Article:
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Post by Combat_Kyle »

I put the 3E rule of every 4 levels an ability score is increased as a house rule in my game. The slower level progression in C&C tones its power level to fit the game very nicely. My first campaign group played for 15 months, they were 8th level, it took just over a year of playing to get 2 points to increase abilities.
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Post by Dragonhelm »

I'm of a mixed mind on it. On the one hand, I can see ability scores improving with training. On the other hand, that's what primes are for, and it becomes more math for the game.
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That's a 3.X rule. C&C doesn't do it. Not recommended, either, from me. If you like it... go for it.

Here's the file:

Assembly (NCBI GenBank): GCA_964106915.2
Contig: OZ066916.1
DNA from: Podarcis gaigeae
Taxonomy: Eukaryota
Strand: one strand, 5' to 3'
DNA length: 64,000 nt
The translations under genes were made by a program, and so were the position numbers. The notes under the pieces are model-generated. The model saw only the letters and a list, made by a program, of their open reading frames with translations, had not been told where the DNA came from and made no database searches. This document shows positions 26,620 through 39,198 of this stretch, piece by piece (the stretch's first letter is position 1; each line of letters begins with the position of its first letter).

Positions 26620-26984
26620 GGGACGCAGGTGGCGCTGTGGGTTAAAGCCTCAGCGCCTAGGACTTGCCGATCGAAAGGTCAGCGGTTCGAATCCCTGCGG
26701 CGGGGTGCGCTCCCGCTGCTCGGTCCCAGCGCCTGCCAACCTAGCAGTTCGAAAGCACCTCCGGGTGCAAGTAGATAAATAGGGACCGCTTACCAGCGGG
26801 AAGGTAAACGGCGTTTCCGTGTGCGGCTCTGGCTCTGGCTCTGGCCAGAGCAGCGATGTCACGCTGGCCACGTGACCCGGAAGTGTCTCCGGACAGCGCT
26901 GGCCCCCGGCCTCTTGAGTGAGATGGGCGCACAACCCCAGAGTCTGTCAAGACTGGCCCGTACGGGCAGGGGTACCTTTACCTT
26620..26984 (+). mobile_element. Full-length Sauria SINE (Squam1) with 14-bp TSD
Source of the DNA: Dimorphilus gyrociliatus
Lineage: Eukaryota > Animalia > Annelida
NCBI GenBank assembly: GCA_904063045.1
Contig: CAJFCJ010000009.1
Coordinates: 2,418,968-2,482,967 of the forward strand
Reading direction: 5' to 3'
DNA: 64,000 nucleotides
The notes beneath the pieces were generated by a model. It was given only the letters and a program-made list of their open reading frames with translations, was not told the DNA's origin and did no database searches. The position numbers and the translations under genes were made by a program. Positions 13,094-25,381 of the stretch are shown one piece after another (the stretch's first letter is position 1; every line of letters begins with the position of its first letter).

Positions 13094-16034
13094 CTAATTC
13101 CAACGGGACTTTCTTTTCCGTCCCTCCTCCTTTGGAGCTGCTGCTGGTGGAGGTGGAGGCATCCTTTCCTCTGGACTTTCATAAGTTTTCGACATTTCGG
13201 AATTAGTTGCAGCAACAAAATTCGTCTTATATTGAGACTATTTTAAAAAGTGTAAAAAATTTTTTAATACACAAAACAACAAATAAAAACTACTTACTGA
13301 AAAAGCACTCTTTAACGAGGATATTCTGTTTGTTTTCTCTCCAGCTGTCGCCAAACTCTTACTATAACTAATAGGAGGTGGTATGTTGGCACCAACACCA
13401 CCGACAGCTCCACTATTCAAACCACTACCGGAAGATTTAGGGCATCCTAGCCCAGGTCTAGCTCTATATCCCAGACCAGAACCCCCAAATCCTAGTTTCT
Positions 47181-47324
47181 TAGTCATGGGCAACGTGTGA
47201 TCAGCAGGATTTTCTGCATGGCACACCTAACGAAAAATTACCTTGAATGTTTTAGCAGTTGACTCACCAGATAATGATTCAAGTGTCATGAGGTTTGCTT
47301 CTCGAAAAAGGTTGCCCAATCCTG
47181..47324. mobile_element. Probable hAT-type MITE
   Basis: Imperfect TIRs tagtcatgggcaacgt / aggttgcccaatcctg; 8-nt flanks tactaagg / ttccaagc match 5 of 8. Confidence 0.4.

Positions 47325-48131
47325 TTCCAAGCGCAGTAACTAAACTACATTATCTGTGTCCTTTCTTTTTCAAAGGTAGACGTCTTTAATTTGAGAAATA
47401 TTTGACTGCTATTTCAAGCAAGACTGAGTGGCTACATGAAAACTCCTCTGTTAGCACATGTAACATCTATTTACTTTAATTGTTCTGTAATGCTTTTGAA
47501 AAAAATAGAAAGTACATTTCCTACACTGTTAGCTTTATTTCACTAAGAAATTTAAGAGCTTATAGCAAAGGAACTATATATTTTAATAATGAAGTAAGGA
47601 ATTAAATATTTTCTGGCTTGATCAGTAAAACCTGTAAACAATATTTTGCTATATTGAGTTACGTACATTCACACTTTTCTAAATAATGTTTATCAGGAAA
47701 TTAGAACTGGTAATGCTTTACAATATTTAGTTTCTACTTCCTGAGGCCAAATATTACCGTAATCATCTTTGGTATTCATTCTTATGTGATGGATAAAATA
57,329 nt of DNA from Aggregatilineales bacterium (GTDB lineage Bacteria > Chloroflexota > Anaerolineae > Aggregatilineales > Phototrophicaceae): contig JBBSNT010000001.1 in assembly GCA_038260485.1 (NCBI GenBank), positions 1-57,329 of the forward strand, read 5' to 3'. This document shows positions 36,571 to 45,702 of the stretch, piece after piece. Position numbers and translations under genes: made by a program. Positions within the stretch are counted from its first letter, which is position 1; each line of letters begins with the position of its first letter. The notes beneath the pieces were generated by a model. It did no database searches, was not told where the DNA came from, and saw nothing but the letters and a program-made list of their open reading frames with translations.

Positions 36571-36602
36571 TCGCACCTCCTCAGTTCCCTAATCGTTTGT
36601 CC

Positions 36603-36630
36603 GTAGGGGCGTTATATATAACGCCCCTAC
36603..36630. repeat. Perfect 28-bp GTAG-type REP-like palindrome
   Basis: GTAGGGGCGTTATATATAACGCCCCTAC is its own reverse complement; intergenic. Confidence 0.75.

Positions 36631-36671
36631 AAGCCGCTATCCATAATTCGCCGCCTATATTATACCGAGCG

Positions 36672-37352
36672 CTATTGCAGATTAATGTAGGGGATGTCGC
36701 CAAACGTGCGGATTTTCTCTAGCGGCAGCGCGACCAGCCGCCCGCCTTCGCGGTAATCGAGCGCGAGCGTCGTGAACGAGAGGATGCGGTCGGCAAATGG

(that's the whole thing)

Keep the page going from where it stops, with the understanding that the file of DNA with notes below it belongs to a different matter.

Why don't you recommend it, Serleran?
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Post by Omote »

I don't use this, but I house rule it. In my games I have a basic feat system and one of the feats you can select is +1 to an attribute score.

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Post by Omote »

I don't neccessarily think that is the case. First of all, it all depends on how your CK lets you come up with stats for your PC. If you go strictly BTB, then you roll one set of stats and assign. The chances that a PC will have good stats with a single roll of a attribute set is slim. There is just not going to be many 18s, but there will be many more 9-11s. I don;t think it's that great to play a PC with with no good stat, or a PC that is just joe-average... even if he IS a PC.

Let's say as a CK you use the ole' +1 attribute every 4 levels. In a typcial game of C&C you're probably not going to see more then 12th level anyway. In this case, why not give the +1 every four levels. In 20 levels of C&C play, there is going to be a lot of real time involved. I don't think it's a game killer at all.

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Post by moriarty777 »